We're Turning America into a Giant Casino
Robert B. Reich
Anyone who says you can get rich through gambling is a fool or a knave. Multiply the size of the prize by your chance of winning it and you'll always get a number far lower than what you put into the pot. The only sure winners are the organizers -- casino owners, state lotteries and con artists of all kinds.
Yet America is now opening the floodgates to organized gambling.
In December, the
That decision is about to create a boom in online gambling.
Meanwhile, states are increasingly dependent on revenues from casinos, lotteries and the "Mega Millions" game (in which 42 states pool their grand prize) to partly refill state coffers.
Given who plays, this is one of the most regressive taxes in the nation. In the most recent Mega Millions game -- whose winning tickets were drawn two weeks ago and whose jackpot rose to
Why should governments use taxpayer dollars to actively market games to Americans -- many of them low-income and vulnerable to get-rich-quick pitches, who don't know the odds are stacked against them and in favor of the government?
As if all this weren't enough, we now have the "Jumpstart Our Business Startups" or misleadingly named "JOBS" Act, which President Obama signed into law last Thursday. It's almost designed for con artists.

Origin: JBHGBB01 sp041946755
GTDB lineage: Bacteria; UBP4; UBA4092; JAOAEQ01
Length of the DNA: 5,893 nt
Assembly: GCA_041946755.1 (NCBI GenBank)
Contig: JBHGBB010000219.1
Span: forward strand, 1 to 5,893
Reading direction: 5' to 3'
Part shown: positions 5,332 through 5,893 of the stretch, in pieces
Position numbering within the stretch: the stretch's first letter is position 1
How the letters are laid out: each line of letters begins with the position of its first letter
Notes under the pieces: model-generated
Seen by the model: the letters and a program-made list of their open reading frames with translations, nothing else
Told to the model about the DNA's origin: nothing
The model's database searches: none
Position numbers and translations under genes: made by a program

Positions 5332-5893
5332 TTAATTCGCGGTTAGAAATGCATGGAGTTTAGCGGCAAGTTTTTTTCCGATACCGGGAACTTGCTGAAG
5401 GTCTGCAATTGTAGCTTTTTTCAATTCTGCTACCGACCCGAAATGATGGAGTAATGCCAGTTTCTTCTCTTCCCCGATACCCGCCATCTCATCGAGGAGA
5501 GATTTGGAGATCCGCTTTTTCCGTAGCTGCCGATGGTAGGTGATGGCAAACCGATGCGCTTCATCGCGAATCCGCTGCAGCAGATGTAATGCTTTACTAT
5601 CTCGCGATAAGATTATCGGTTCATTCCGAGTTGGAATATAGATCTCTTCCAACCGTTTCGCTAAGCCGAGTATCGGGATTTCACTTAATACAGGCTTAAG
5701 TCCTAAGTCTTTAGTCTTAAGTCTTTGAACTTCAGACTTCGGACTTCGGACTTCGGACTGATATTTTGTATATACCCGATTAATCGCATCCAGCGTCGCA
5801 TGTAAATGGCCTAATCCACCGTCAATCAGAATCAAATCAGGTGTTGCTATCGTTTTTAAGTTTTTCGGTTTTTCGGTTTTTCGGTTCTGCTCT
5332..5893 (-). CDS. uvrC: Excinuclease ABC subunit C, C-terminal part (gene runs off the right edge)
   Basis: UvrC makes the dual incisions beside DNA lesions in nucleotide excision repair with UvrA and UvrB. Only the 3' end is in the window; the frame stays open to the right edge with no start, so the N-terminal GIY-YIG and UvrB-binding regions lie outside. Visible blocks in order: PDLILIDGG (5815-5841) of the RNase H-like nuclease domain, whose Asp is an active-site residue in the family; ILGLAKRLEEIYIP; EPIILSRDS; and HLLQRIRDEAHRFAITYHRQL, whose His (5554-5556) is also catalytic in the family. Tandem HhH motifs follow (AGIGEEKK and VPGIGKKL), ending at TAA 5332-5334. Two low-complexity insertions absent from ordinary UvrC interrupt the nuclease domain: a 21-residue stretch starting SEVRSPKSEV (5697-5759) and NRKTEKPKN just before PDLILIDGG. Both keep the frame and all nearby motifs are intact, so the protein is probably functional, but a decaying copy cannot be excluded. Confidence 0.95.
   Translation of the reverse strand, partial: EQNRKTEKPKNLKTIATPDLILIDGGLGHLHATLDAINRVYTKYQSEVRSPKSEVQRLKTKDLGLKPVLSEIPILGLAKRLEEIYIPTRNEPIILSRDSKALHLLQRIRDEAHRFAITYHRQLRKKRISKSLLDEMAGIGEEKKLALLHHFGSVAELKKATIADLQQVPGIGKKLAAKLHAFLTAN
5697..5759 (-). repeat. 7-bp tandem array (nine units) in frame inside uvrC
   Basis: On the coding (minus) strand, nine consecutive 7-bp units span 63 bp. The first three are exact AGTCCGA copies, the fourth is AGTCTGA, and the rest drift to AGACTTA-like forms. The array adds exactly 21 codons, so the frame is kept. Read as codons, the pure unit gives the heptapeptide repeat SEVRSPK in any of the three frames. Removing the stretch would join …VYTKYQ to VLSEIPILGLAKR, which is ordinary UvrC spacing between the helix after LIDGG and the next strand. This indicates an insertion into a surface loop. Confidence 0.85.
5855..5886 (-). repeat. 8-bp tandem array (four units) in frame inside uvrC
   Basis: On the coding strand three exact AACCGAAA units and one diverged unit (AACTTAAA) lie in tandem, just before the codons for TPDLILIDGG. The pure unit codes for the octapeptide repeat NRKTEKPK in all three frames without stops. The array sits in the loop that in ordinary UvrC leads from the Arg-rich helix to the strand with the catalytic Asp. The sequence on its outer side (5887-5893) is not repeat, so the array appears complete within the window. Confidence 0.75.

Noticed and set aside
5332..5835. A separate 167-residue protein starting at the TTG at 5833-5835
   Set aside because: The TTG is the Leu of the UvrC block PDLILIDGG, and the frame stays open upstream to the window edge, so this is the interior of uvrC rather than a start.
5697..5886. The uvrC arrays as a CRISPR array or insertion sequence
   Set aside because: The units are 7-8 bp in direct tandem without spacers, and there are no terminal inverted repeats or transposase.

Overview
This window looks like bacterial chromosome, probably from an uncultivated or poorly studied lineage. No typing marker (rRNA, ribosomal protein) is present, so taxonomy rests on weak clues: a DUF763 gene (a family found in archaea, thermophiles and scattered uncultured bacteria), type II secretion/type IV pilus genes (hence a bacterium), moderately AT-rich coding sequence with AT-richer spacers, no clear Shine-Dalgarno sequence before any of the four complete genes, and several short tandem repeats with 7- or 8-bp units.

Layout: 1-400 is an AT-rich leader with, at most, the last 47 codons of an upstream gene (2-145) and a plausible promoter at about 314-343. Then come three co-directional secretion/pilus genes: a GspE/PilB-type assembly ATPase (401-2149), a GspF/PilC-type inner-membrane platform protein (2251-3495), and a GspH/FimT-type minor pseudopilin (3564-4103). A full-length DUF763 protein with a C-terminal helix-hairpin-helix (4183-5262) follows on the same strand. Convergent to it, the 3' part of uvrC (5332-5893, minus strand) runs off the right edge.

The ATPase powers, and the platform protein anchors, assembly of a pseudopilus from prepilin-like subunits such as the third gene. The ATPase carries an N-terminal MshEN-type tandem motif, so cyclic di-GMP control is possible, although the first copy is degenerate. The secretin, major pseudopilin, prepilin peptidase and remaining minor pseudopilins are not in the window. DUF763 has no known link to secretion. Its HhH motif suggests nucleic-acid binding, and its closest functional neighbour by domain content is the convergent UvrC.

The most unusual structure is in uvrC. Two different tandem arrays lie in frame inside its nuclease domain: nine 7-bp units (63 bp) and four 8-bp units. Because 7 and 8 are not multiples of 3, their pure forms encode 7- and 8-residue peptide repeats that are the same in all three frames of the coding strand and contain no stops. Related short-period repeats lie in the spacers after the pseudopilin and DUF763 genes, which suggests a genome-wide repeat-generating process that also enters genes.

It allows so-called "crowdfunding" by which people whose net worth is less than
Forget the usual investor disclosures or other protections. In the interest of "streamlining" investment in small companies,
Although start-ups under the JOBS Act will have to market themselves through third-party portals approved by the
As it is, the
The JOBS Act was sold to
Start-ups don't create lots of jobs. The assertion they do comes from research by the
Over the last four years, millions of Americans who have lost their jobs have involuntarily made themselves available for contract work, with none of the security or benefits of a full-time salaried employee. To assume they're all start-up businesses, and conclude from this that start-ups are generating millions of jobs, is a wild stretch.
I'm all in favor of more entrepreneurship, and it's good to give investors another way to participate in emerging companies. But the so-called JOBS Act doesn't do nearly enough to protect the vulnerable.
America's capital market is already a casino. Millions of Americans lost their shirts in the wake of the crash of 2008, after having gotten mortgages from fast-talking bank lenders who assured them home prices would continue to rise and who didn't disclose the fine print. They were conned.
Haven't we learned a lesson? In whatever form it comes, gambling is a scam. Regardless of whether it's peddled as a sure-thing investment opportunity, a state lottery, a virtual online gambling casino or the real thing, the house always wins.
Organized gambling is OK if you know what you're doing. Some people like the thrill, even when they know the odds are stacked against them.
But get-rich-quick schemes prey upon people who are particularly vulnerable -- who assume they can't make it big any other way, who often find it hardest to assess the odds, and whose families can least afford to lose the money.
Yet step by step we're turning America into a giant casino.
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We're Turning America into a Giant Casino | Politics
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